Students with disabilities are finding new college options

Lauren Williams's picture
Tuesday, September 17, 2013

As he sits in class at Eastern Michigan University, a flood of images streams from Tony Saylor's vibrant, creative mind down through his pen and onto paper.

Often, his doodling features the 9-year-old character Viper Girl who battles monsters with her pet fox Logan. Saylor, 22, has even self-published three books of their adventures.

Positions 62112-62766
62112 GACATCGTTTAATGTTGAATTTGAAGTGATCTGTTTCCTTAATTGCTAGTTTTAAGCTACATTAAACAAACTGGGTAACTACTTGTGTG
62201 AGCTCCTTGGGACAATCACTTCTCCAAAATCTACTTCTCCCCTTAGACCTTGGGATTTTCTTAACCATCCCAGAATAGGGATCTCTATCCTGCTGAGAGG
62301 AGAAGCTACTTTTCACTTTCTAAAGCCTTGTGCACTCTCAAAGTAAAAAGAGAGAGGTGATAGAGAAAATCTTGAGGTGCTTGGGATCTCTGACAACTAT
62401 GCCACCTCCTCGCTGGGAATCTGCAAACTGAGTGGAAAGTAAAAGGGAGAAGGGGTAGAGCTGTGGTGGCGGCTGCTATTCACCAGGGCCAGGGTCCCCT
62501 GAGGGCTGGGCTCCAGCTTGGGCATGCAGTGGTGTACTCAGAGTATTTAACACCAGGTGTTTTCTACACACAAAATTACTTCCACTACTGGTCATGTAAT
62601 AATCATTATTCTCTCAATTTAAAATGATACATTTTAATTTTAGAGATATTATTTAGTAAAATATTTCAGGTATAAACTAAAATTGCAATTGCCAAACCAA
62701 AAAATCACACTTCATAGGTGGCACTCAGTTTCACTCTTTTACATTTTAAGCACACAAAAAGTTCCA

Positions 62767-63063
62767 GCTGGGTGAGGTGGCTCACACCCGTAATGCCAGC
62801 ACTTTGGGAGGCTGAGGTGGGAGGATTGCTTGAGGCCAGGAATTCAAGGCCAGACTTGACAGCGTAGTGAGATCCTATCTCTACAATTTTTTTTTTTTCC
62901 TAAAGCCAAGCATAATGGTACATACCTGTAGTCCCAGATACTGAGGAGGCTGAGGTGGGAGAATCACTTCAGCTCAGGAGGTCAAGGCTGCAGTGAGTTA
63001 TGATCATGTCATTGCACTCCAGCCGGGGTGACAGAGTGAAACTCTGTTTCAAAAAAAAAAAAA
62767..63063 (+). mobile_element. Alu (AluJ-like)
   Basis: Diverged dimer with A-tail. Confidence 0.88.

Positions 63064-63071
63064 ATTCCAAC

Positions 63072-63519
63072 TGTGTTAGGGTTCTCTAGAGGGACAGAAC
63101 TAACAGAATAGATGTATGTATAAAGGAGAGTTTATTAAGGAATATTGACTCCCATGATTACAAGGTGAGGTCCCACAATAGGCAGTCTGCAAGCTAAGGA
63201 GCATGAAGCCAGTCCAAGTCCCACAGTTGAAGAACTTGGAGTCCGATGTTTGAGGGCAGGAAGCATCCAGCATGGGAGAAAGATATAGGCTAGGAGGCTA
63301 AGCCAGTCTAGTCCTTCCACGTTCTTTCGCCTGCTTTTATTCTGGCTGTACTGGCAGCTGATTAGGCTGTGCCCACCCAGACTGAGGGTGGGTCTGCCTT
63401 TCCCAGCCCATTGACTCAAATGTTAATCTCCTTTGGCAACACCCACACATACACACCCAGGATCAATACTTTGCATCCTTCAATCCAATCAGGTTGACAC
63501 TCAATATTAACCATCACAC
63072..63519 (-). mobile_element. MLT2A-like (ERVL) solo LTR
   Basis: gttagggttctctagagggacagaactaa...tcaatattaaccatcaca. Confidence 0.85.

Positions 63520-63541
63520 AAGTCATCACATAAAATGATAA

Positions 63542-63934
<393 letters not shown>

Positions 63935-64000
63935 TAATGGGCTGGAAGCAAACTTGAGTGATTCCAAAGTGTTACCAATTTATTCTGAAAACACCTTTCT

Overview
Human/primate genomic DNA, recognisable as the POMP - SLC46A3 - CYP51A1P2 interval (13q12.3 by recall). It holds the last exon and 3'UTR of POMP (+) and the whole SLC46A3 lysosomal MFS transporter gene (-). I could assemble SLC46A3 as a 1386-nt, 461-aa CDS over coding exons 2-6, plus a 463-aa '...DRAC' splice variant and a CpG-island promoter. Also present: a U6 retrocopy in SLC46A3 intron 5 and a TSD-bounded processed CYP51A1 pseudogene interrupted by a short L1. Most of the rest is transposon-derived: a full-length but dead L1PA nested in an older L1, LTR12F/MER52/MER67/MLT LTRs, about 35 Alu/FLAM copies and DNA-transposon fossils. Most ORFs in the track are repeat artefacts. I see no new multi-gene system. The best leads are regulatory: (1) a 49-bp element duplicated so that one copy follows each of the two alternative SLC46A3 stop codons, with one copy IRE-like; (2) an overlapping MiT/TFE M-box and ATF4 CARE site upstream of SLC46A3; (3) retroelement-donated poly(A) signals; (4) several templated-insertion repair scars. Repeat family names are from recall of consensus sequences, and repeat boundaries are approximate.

Saylor's professors didn't exactly welcome his constant drawing, but once he explained it was the only way he could hope to process their lectures -- and even to stay awake -- most let him continue.

For college students with autism and other learning disabilities, this is the kind of balancing act that takes place every day -- accommodating a disability while also pushing beyond it toward normalcy and a degree, which is increasingly essential for finding a meaningful career.

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